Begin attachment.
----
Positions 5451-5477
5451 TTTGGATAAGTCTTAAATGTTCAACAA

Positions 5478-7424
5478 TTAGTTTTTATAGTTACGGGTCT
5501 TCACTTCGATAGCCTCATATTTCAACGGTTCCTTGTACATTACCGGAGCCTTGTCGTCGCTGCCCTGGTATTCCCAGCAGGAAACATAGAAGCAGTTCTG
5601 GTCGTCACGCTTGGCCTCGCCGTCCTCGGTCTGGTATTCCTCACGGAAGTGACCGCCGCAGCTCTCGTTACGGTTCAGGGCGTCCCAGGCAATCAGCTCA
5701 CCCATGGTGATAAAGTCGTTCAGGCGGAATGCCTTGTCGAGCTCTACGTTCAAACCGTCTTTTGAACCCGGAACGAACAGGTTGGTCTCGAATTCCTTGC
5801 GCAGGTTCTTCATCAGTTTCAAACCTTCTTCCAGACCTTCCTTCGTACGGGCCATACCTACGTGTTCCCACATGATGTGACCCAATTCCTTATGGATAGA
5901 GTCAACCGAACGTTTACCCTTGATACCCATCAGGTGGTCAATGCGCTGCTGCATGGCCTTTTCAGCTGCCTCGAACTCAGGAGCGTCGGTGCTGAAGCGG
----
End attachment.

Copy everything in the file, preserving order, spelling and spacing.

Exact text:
Positions 5451-5477
5451 TTTGGATAAGTCTTAAATGTTCAACAA

Positions 5478-7424
5478 TTAGTTTTTATAGTTACGGGTCT
5501 TCACTTCGATAGCCTCATATTTCAACGGTTCCTTGTACATTACCGGAGCCTTGTCGTCGCTGCCCTGGTATTCCCAGCAGGAAACATAGAAGCAGTTCTG
5601 GTCGTCACGCTTGGCCTCGCCGTCCTCGGTCTGGTATTCCTCACGGAAGTGACCGCCGCAGCTCTCGTTACGGTTCAGGGCGTCCCAGGCAATCAGCTCA
5701 CCCATGGTGATAAAGTCGTTCAGGCGGAATGCCTTGTCGAGCTCTACGTTCAAACCGTCTTTTGAACCCGGAACGAACAGGTTGGTCTCGAATTCCTTGC
5801 GCAGGTTCTTCATCAGTTTCAAACCTTCTTCCAGACCTTCCTTCGTACGGGCCATACCTACGTGTTCCCACATGATGTGACCCAATTCCTTATGGATAGA
5901 GTCAACCGAACGTTTACCCTTGATACCCATCAGGTGGTCAATGCGCTGCTGCATGGCCTTTTCAGCTGCCTCGAACTCAGGAGCGTCGGTGCTGAAGCGG